A Dialogue: James Baldwin & Nikki Giovanni

Over the past few days I've been reading this hard-to-find transcript of a conversation that Nikki Giovanni and James Baldwin had back in 1973. The dialogue is so layered with leaping brilliance and powerful observations that it feels like a crystalline oasis in the desert of media static. The conversation beautifully highlights the differences of perspective between Baldwin and Giovanni, in both their gendered and generational experience (at the time Giovanni was 28 and Baldwin 49). The conversation also happens to contain the best thinking I've read on the current racial problems in the United States, even though it took place over 40 years ago ... But what I want to post today is this clip from Baldwin talking about the value of writing. Over the past 2 years I've noticed a number of artists, including myself, questioning the value of creating art in a time that is so rife with "real world" suffering. My justification, and explanation, for carrying on has always revolved around what I consider the ontological value of good writing--and the fissures art creates in the consciousness when, even if just for a moment, we experience a more vital way of operating in the world, and through that moment then seek out more extreme and enlightened modes of existence. In the excerpt below, Baldwin says something similar, but is of course infinitely more eloquent than I am. I've been returning to it again and again ...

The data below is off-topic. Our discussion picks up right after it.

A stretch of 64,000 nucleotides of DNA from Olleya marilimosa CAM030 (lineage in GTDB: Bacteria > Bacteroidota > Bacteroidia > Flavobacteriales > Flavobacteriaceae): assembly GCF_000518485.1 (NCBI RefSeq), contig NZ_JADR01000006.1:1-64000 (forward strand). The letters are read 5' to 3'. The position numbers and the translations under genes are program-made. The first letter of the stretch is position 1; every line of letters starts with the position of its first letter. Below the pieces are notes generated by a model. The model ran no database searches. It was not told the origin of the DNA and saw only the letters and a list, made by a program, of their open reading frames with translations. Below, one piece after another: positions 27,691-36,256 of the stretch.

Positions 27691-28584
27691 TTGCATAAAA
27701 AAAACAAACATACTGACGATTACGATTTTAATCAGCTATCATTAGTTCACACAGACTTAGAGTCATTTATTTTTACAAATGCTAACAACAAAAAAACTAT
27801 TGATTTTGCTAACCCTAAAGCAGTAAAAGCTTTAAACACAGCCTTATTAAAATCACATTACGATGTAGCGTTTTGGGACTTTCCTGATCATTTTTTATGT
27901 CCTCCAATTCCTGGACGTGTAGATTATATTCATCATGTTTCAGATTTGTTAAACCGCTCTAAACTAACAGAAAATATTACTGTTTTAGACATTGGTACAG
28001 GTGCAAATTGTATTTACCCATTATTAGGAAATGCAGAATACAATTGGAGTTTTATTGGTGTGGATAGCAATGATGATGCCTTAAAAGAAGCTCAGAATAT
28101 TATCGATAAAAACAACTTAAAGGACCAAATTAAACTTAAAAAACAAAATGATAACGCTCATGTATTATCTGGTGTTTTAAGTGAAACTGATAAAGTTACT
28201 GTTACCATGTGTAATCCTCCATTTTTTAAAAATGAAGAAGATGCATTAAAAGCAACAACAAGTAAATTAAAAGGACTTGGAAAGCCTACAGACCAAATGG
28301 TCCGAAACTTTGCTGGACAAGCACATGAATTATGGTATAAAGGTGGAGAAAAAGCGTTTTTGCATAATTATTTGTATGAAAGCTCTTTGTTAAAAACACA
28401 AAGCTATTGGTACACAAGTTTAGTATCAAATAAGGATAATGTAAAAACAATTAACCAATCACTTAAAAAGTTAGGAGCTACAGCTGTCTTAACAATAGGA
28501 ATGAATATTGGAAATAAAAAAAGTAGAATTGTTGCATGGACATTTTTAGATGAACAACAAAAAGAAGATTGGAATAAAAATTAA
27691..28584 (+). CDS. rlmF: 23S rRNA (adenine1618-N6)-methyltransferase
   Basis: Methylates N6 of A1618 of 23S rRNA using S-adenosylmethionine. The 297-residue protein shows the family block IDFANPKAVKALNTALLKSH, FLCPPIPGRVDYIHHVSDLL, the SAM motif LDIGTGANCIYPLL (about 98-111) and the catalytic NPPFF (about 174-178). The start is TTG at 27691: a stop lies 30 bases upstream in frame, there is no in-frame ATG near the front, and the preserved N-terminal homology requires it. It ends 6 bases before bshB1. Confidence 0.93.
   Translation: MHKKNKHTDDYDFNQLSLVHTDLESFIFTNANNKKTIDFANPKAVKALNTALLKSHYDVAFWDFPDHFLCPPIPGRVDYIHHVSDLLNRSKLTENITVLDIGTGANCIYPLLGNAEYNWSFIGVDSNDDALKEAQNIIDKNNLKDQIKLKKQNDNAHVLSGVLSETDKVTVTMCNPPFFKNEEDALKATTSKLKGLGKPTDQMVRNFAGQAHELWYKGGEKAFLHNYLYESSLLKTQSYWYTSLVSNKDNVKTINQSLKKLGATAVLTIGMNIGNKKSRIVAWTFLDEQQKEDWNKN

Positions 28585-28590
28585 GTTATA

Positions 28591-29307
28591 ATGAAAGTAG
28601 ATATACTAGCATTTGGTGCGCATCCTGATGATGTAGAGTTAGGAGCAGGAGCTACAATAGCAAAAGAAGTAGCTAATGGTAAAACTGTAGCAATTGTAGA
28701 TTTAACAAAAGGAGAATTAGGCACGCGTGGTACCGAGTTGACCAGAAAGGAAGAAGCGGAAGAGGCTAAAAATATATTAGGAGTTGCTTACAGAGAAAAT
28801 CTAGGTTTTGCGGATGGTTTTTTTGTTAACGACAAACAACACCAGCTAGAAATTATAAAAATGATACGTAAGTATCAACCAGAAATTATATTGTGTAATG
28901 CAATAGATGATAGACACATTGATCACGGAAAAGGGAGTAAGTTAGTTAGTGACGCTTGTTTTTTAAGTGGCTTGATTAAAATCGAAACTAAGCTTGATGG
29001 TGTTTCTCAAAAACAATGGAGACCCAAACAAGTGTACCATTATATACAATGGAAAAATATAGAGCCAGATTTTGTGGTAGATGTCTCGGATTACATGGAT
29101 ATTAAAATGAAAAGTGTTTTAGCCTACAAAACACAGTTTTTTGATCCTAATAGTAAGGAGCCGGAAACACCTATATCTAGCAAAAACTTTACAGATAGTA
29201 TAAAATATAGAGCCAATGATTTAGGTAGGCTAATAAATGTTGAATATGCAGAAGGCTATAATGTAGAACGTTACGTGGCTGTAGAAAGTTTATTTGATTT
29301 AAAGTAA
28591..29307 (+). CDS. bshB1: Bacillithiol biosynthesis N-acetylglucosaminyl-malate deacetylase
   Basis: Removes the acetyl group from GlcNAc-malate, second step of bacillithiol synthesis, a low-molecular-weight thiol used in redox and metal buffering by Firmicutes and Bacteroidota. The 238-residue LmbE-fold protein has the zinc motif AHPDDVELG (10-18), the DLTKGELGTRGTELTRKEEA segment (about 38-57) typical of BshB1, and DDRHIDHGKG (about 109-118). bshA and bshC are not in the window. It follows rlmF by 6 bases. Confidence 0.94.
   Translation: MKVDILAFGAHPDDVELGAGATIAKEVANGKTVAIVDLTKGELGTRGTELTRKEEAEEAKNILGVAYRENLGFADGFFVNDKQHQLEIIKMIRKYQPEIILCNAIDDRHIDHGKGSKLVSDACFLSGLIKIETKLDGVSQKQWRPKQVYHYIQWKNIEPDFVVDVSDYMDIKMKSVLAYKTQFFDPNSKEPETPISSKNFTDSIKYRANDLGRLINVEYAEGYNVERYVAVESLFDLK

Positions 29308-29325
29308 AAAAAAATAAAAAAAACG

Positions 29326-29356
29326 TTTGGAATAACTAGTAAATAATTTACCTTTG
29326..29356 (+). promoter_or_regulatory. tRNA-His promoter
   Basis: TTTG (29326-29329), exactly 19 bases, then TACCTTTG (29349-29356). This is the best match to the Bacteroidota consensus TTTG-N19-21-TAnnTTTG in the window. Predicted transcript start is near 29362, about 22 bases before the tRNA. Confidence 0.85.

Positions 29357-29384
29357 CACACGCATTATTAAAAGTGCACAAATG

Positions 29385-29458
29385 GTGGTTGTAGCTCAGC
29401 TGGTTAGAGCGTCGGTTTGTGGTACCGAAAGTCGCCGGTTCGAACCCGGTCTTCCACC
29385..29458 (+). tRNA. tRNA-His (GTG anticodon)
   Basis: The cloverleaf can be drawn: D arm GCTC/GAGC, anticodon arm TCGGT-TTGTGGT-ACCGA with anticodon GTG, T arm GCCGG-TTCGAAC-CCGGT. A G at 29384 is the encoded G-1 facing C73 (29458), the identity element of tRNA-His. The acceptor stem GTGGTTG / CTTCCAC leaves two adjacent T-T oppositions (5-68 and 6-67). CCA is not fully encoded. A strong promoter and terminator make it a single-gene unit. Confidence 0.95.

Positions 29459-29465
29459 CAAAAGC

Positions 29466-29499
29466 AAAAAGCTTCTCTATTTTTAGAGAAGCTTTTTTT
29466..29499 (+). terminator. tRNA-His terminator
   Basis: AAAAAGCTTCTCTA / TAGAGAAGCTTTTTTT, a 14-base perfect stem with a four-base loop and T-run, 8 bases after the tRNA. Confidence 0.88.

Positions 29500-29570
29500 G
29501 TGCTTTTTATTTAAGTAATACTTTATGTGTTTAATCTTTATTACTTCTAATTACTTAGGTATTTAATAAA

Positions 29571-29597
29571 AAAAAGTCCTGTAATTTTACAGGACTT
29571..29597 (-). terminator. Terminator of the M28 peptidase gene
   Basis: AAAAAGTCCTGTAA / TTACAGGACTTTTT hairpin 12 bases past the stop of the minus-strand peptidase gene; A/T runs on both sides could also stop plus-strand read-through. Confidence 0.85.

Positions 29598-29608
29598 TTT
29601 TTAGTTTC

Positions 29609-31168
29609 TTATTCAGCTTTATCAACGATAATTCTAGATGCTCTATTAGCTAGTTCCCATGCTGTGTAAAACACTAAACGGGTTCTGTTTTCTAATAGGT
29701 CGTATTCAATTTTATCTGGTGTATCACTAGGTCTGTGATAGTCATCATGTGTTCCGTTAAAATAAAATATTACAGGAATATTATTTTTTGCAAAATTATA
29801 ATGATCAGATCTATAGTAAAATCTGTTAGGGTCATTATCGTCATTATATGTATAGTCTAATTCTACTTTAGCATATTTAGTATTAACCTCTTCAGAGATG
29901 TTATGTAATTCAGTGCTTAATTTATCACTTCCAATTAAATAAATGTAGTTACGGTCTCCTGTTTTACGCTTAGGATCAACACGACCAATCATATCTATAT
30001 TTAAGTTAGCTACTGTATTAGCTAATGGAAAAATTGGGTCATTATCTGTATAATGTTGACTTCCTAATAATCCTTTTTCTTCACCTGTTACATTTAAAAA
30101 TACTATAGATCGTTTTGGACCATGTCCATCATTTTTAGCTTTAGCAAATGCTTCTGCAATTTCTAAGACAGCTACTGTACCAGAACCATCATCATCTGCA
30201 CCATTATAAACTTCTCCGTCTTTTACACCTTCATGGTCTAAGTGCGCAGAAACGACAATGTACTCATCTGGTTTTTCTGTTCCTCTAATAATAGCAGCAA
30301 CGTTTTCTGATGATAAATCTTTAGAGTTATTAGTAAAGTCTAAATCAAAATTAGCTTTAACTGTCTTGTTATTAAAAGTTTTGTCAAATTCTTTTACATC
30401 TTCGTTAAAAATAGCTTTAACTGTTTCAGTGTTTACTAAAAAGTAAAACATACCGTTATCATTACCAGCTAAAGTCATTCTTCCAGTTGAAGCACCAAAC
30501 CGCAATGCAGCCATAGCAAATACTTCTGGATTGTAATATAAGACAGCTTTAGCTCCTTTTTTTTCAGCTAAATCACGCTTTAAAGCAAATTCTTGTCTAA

"The very first thing a writer has to face is that he cannot be told what to write. You know, nobody asked me to be a writer; I chose it. Well, since I’m a man I have to assume I chose it; perhaps in fact, I didn’t choose it. But in any case, the one thing you have to do is try to tell the truth. And what everyone overlooks is that in order to do it—when the book comes out it may hurt you—but in order for me to do it, it had to hurt me first. I can only tell you about yourself as much as I can face about myself. And this has happened to everybody who’s tried to live. You go through life for a long time thinking, No one has ever suffered the way I’ve suffered, my God, my God. And then you realize— You read something or you hear something, and you realize that your suffering does not isolate you; your suffering is your bridge. Many people have suffered before you, many people are suffering around you and always will, and all you can do is bring, hopefully, a little light into that suffering. Enough light so that the person who is suffering can begin to comprehend his suffering and begin to live with it and begin to change it, change the situation. We don’t change anything; all we can do is invest people with the morale to change it for themselves."